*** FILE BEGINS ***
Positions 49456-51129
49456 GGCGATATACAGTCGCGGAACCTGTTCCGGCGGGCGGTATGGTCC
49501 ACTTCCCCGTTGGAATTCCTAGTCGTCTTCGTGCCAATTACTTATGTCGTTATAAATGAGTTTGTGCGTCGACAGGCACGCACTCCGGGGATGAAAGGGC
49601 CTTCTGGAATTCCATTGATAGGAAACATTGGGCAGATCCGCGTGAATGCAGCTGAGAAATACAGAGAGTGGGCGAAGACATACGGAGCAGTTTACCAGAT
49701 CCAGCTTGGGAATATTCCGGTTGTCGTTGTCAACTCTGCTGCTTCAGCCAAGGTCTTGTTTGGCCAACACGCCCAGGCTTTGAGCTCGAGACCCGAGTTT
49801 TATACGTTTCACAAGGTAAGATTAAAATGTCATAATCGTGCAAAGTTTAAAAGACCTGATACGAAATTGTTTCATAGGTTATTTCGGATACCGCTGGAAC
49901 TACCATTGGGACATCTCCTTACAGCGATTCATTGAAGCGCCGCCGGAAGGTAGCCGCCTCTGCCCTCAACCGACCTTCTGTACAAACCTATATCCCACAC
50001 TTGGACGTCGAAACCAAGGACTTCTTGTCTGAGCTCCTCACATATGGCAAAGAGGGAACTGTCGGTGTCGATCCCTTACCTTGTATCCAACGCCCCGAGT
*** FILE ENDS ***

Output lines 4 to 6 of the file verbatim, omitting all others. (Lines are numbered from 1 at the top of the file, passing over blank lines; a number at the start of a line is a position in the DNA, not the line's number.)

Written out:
49601 CTTCTGGAATTCCATTGATAGGAAACATTGGGCAGATCCGCGTGAATGCAGCTGAGAAATACAGAGAGTGGGCGAAGACATACGGAGCAGTTTACCAGAT
49701 CCAGCTTGGGAATATTCCGGTTGTCGTTGTCAACTCTGCTGCTTCAGCCAAGGTCTTGTTTGGCCAACACGCCCAGGCTTTGAGCTCGAGACCCGAGTTT
49801 TATACGTTTCACAAGGTAAGATTAAAATGTCATAATCGTGCAAAGTTTAAAAGACCTGATACGAAATTGTTTCATAGGTTATTTCGGATACCGCTGGAAC